Author Contributions

Conceptualization, M.B. and M.S.; methodology, M.B. and M.S.; software, M.B. and M.S.; validation, M.B.; formal analysis, M.B. and M.S.; investigation, M.B. and M.S.; resources, M.S.; data curation, M.B. and M.S.; writing—original draft preparation, M.B.; writing—review and editing, M.S.; visualization, M.B.; supervision, M.S.; project administration, M.S.; funding acquisition, M.S.

Funding

This research was funded by the Deutsche Forschungsgemeinschaft (DFG, German Research Foundation) in the framework of the Priority Programme 1959 “Manipulation of matter controlled by electric and magnetic field: Towards novel synthesis and processing routes of inorganic materials” within the project SI 938/8-1.

Conflicts of Interest

The authors declare no conflict of interest.

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Figure 1. Schematic representation of a surface using plasma-enhanced atomic layer deposition (PEALD).
Figure 1. Schematic representation of a surface using plasma-enhanced atomic layer deposition (PEALD).
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Figure 2. Monte Carlo (MC) simulation protocol for growth of PEALD thin films.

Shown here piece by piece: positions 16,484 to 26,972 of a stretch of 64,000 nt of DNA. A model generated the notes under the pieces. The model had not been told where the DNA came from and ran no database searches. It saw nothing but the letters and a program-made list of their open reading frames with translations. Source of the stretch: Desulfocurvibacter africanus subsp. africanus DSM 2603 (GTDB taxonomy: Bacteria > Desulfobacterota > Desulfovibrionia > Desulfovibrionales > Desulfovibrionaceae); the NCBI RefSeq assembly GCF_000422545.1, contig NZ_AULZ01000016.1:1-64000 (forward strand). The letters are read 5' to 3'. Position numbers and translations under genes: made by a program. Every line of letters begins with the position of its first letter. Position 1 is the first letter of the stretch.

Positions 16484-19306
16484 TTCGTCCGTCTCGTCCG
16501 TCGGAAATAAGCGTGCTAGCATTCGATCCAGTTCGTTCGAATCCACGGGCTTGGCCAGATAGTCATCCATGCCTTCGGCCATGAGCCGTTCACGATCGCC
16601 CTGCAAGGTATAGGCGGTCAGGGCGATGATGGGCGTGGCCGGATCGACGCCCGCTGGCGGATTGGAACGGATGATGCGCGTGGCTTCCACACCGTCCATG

Figure 2. Monte Carlo (MC) simulation protocol for growth of PEALD thin films.
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Figure 3. (a,b) Two cluster models of two neighboring –OH groups on a hydroxylated SiO2 surface. The shaded lower part indicates the “surface” part of the clusters. (c) 2D periodic model of a hydroxylated α-quartz (0001) surface.
Figure 3. (a,b) Two cluster models of two neighboring –OH groups on a hydroxylated SiO2 surface. The shaded lower part indicates the “surface” part of the clusters. (c) 2D periodic model of a hydroxylated α-quartz (0001) surface.
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Figure 4. Elementary surface reactions during PEALD deposition of SiO2 film using a bis-diethylaminosilane (BDEAS) precursor. P1 and P2 are products of the precursor deposition. S1 and S2 are products of the plasma pulse.
Figure 4. Elementary surface reactions during PEALD deposition of SiO2 film using a bis-diethylaminosilane (BDEAS) precursor. P1 and P2 are products of the precursor deposition. S1 and S2 are products of the plasma pulse.
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Figure 5. Simulated structures of PEALD-deposited SiO2 with different occupation probabilities p P 1 and p P 2 .
Figure 5. Simulated structures of PEALD-deposited SiO2 with different occupation probabilities p P 1 and p P 2 .
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Figure 6. Simulated (a) growth per cycle and (b) mass density of deposited SiO2 films as a function of the probability p P 2 .
Figure 6. Simulated (a) growth per cycle and (b) mass density of deposited SiO2 films as a function of the probability p P 2 .